The Indians lost their last five wickets for just 35 runs to hand Australia a small but valuable lead.


UAE boss Alberto Zaccheroni admits performances have been poor ahead of Socceroos clash

Updated 22 January 2019
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UAE boss Alberto Zaccheroni admits performances have been poor ahead of Socceroos clash

  • UAE boss still under spotlight despite side reaching lasts-eight, where they will face Australia.
  • Hosts struggled to beat Kyrgyzstan in second-round after underwhelming group stage.

LONDON: Having guided your team to the last eight of the Asian Cup, it must seem strange to find yourself on the defensive. But that is the situation Alberto Zaccheroni, right, faced after leading the UAE to a second-round win over Kyrgyzstan.
The hosts were strongly fancied to see off the Central Asians in their knockout clash in Abu Dhabi, but were taken to extra time and the likely drama of penalties when Ahmed Khalil grabbed the winner in the 103rd minute.
The performance added to the impression that the Whites have made the quarterfinals through luck rather than ability. The team has looked far from impressive during the group stage and anything but possible winners overall.
They now face reigning champions Australia — and even the UAE boss admitted they will have their work cut out unless they improve. “I admit that against (Kyrgyzstan) we seemed to struggle with long ball and crosses, and we also had one or two chances to score and secure the game, but we didn’t convert those opportunities,” the Italian former coach of AC Milan and Juventus said.
“We will try to correct all the things that we believe were less positive between now and the quarterfinals. We now have three days to assess our squad and their injuries before we face a strong Australia team.”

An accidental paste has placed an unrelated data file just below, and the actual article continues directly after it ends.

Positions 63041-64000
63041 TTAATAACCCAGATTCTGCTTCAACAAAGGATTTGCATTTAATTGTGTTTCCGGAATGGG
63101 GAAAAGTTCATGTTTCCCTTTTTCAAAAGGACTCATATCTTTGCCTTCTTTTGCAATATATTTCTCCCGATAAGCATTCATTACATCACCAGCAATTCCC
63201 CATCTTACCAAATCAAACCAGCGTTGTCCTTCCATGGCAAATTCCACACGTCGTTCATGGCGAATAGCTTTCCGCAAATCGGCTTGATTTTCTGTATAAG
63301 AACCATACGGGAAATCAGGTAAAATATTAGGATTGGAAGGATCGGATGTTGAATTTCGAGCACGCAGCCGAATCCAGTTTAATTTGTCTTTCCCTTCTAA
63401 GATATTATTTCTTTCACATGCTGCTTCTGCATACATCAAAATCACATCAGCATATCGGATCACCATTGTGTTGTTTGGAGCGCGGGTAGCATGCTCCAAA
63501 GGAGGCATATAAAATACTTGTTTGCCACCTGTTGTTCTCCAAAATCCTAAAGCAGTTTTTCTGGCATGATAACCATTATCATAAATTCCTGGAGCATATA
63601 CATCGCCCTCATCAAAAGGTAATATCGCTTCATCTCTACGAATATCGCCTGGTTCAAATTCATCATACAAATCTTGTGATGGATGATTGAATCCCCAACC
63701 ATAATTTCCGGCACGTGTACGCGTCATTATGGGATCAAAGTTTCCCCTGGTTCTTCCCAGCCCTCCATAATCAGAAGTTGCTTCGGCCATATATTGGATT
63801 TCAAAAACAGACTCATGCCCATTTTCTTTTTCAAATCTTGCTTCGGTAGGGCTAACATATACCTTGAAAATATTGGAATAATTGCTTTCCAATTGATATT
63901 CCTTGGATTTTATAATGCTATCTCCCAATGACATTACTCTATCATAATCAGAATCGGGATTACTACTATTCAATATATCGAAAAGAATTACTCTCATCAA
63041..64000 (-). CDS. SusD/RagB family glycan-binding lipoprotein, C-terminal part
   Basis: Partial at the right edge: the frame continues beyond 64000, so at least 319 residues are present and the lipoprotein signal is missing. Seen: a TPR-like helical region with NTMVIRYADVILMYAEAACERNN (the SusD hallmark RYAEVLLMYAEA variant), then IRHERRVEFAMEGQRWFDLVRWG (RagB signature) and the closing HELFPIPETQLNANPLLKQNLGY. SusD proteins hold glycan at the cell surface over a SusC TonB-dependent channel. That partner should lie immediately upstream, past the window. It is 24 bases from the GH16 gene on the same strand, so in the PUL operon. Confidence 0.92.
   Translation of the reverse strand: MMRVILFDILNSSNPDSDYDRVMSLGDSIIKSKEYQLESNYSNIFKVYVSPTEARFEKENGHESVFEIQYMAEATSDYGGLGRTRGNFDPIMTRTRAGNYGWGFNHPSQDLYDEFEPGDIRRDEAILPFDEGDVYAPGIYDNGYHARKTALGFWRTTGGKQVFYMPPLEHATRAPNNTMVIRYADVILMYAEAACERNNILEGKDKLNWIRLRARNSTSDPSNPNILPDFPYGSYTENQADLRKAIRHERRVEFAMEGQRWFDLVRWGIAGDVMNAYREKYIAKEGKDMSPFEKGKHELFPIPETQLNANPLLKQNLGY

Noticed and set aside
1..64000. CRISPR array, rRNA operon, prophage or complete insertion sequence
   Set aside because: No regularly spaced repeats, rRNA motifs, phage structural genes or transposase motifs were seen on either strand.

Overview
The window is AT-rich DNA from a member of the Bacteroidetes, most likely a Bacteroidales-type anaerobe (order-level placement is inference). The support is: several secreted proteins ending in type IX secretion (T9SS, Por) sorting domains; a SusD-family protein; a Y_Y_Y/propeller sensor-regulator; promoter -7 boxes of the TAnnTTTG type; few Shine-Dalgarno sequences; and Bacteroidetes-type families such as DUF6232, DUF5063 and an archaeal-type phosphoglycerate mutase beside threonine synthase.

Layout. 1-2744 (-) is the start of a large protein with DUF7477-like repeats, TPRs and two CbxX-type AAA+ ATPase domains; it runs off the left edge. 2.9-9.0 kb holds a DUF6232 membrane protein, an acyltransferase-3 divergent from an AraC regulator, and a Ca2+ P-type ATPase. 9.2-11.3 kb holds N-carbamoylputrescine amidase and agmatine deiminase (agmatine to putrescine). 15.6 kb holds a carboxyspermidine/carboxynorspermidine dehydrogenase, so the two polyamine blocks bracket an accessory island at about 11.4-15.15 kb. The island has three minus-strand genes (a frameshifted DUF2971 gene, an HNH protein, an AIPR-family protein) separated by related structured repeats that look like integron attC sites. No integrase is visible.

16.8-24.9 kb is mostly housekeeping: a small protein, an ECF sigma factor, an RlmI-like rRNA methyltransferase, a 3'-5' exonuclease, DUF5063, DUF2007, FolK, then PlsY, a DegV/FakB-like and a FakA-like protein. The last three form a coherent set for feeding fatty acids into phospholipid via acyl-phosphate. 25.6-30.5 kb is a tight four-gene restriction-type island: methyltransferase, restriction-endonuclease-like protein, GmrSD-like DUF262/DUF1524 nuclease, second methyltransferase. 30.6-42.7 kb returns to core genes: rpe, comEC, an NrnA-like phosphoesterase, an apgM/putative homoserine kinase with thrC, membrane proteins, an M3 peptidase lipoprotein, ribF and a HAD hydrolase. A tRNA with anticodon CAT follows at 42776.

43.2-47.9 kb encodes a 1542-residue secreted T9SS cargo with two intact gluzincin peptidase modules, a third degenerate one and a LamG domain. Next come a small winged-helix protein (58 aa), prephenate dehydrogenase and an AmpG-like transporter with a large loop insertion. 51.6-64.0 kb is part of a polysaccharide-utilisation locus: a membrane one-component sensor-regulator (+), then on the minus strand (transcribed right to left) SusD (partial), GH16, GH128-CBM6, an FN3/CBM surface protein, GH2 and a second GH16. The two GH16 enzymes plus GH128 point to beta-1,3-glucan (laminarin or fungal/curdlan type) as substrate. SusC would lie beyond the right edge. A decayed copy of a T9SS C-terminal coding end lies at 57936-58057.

Usually when a team reaches the later stages of a big tournament, players and coaches ignore the performance and pretend all is grand — generally with an emphatic declaration that they will win the title.
Zaccheroni’s post-match reaction was anything but bombastic, however. That is not only a pleasant change but also an appreciation that the UAE have been anything but impressive in their march — in fact, more a slow plod — to the last eight.
This is Kyrgyzstan’s first Asian Cup, and they are far from world-beaters. Playing at home with hopes of lighting the trophy on Feb. 1, the UAE should have easily beaten the Central Asian outfit.
Goals from Mirlan Murzaev and a dramatic late equalizer from substitute Tursunali Rustamov canceled out strikes by Khamis Esmaeel and Ali Mabkhouts. On top of that they hit the bar and the post. It took a controversial Khalil spot-kick to win the match, one that left the Central Asians with a bitter taste in the mouth.
“I don’t want to talk about the referee,” Kyrgyzstan coach Aleksandr Krestinin said.
“We leave the tournament with a lot of regrets — we deserved more. It’s our first Asian Cup, but I’m sure it won’t be our last and we will come back stronger.”
There is a sense the UAE cannot play much worse than they have so far, and the hope will be that they can find a good performance in the quarterfinal against the Socceroos. If they are to shock the reigning champions, they will need Khalil to find his scoring boots again.
“Ahmed Khalil is a very good striker, he is one of the best in Asia,” Zaccheroni said of the 2015 AFC Player of the Year.
“When I took over the UAE team (at the end of 2017), he was injured and had not trained for a long time. He has also been injured many times recently and did not play often for his club.
“Nevertheless, he is a very good player, and I have to say that I rely on him a lot. He does so much for the team.”